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When Naija seems like heaven – Part 2

By Chukwuneta Oby
23 December 2017   |   4:21 am
I received interesting views from readers on this issue but the view reproduced below is a more eye- opener on the issue at hand.

I received interesting views from readers on this issue but the view reproduced below is a more eye- opener on the issue at hand.

“This ‘Europe journey’ isn’t a new thing.

It is a ‘two route’ approach for African migrants. Either through Libya or Morocco.

So many migrants are stranded there as we chat now. We just heard of this Libya issue but Morocco is the oldest route. You see some migrants spending 10 years trying to get to Europe from Morocco because Algeciras Spain has same boundary with Morocco. Many die on that journey.

“Having lived in Spain for five years opened my eyes to so many things about that (migrants) issue.
It is a lucrative business for some ‘Oga and thick madams’. Most of the girls are charged between 40 to 60 Euros.

“Mothers bring their daughters through that Senegal- Morocco route and charge them for the expenses made for their journey. Same with daughters bringing their own mothers over for prostitution.

“Most of their men in that trade are pimps… it’s called ‘purée’ here in Spain.

“This sh*t is deep. Deeper than what’s shown on the TV about this Libya thing. The victims won’t say much because they are scared. And most of them are under oath. Funny enough, nothing is happening in Europe. You see most of our men here dropping their wives every night at joints, train stations, etc- for prostitution.

I saw hell. Just travel and see!
It’s pathetic as you said or worse.’’

“In a way, everyone of us has a story or two to chip into this ‘abroad madness’.

“I remember there seemed to be a mass exodus of young men (a decade ago) in the South East…especially in my home-town. One particular December when guys from Germany and South Africa came home in droves and were throwing money about at social gatherings, the ‘home-based’ guys who probably felt that money is picked on the streets in obodo oyibo (abroad) also left home in droves in the coming year…a lot of them that didn’t end up dead are still serving prison terms. Some made it and legions became stranded over there.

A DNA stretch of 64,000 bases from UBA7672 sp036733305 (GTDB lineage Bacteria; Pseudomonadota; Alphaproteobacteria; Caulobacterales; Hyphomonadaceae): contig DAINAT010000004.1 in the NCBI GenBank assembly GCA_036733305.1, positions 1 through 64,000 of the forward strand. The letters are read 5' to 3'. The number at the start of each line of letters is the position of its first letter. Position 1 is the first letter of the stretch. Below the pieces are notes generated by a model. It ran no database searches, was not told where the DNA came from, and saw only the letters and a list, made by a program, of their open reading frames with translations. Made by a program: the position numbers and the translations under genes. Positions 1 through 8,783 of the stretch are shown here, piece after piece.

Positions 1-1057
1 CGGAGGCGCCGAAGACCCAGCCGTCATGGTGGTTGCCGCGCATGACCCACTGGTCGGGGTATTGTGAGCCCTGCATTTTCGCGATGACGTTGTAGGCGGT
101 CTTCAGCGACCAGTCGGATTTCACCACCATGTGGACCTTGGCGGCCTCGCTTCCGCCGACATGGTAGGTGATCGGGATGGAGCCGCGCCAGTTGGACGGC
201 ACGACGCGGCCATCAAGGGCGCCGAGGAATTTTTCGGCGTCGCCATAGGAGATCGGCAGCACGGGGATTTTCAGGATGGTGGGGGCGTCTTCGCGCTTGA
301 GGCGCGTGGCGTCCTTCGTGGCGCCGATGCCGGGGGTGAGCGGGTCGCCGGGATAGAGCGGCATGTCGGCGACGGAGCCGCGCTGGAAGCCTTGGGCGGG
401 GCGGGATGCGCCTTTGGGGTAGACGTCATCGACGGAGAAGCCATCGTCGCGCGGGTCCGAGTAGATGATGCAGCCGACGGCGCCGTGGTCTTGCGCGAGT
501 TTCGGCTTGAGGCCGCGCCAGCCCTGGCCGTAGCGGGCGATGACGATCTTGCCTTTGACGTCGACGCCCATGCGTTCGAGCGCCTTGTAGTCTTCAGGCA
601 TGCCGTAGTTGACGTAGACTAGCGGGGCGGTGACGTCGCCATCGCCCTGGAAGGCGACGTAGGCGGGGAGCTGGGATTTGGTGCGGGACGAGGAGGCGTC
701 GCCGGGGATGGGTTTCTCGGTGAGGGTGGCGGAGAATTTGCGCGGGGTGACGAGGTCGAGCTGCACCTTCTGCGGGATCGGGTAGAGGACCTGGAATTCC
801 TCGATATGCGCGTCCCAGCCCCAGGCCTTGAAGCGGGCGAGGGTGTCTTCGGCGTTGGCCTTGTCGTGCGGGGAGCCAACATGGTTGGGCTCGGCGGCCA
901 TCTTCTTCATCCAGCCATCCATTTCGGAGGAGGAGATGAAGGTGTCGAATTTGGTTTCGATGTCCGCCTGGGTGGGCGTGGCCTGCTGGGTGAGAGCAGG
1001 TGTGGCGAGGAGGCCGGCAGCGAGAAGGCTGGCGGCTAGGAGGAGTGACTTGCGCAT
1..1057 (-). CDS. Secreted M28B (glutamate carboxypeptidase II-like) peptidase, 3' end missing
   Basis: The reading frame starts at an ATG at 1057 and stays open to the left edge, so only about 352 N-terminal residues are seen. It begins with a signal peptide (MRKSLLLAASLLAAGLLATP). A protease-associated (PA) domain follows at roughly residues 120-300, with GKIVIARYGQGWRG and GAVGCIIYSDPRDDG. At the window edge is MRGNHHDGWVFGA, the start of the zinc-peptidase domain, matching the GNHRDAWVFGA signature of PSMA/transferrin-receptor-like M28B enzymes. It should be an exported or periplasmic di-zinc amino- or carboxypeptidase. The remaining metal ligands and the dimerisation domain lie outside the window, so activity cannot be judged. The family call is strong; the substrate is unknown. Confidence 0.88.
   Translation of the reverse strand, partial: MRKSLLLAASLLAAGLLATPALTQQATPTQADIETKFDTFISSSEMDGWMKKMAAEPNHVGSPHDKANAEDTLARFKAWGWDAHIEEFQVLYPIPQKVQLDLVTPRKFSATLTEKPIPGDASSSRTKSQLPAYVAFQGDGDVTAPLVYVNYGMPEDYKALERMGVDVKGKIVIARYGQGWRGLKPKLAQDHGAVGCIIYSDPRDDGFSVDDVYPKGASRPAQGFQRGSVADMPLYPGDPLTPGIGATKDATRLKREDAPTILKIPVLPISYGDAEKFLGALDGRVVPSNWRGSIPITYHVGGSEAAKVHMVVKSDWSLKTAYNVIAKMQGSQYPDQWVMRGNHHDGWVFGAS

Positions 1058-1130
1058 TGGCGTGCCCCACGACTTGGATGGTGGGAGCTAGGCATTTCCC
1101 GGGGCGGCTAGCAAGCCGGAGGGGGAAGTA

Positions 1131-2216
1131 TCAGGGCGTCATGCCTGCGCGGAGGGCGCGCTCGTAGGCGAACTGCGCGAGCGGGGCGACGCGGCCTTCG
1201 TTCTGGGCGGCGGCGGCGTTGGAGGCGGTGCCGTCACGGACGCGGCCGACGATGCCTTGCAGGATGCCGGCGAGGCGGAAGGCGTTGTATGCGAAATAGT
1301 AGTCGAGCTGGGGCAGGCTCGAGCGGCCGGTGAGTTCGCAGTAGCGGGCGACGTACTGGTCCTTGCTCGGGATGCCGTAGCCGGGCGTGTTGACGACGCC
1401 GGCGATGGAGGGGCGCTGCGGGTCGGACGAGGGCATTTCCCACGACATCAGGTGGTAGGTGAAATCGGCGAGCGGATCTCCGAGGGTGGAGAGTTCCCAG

“I traveled to India sometime back and couldn’t believe what I saw when a guide took me round to where some Nigerians were staying in Delhi. I didn’t really set out to look out for them. I got tired of living on chips and chicken nuggets, as I couldn’t ‘do’ spicy Indian meals, and asked to be taken to an African/Nigerian restaurant.

“So, I found myself in a setting that if I have to give an honest description of, I would say that even my village appears more AMERICA than that setting.

“I spoke to a number of them and couldn’t believe the level of ‘ignorance’ that would make anybody (in this age!) believe that places like India has anything to offer anybody who isn’t there for purposes of education, medical tourism, business, etc? that will benefit that society-primarily.

“The one that broke my heart was the young guy that gave his name as Emeka, who claimed to have sold his father’s only land to travel to India, only to end up washing plates at a restaurant that is owned by a lady from another African country…who seems to hawk (more of) her ‘big backside’ in the cubicle she called a shop.

Then, there came the real shocker!

“Once you walk into any bank in India to make Western Union Money transfer, for example, you are immediately asked which country you come from. If NIGERIA is the answer…they point you to a wall where a list of countries prohibited from carrying out certain monetary transactions in India is pasted. In that list, I saw Afghanistan, Pakistan, and a couple of rag-tag places like that. Nigeria was the only West African and second African country in that list. There were only two African countries in that list but I can’t remember the name of the other. That particular list had seven countries in all.”

In the words of a friend: “I don’t have problems with people seeking opportunities in foreign lands, but doing so with less than 30 per cent facts is against common sense. Most Nigerians have eyes only for the returns (profits) while completely blind to the associated risks. There are opportunities here, but most people are not committed to doing the right things and grow something from ‘small to big’. The irony is…as Nigerians are taking blind risks to go to other countries, Asians are hitting it big in Nigeria.’’

I do hope that all these teach us patience.

If you must travel, do it honorably…so that you still feel like a HUMAN when you get there.

Desperation is a sickness of the mind!

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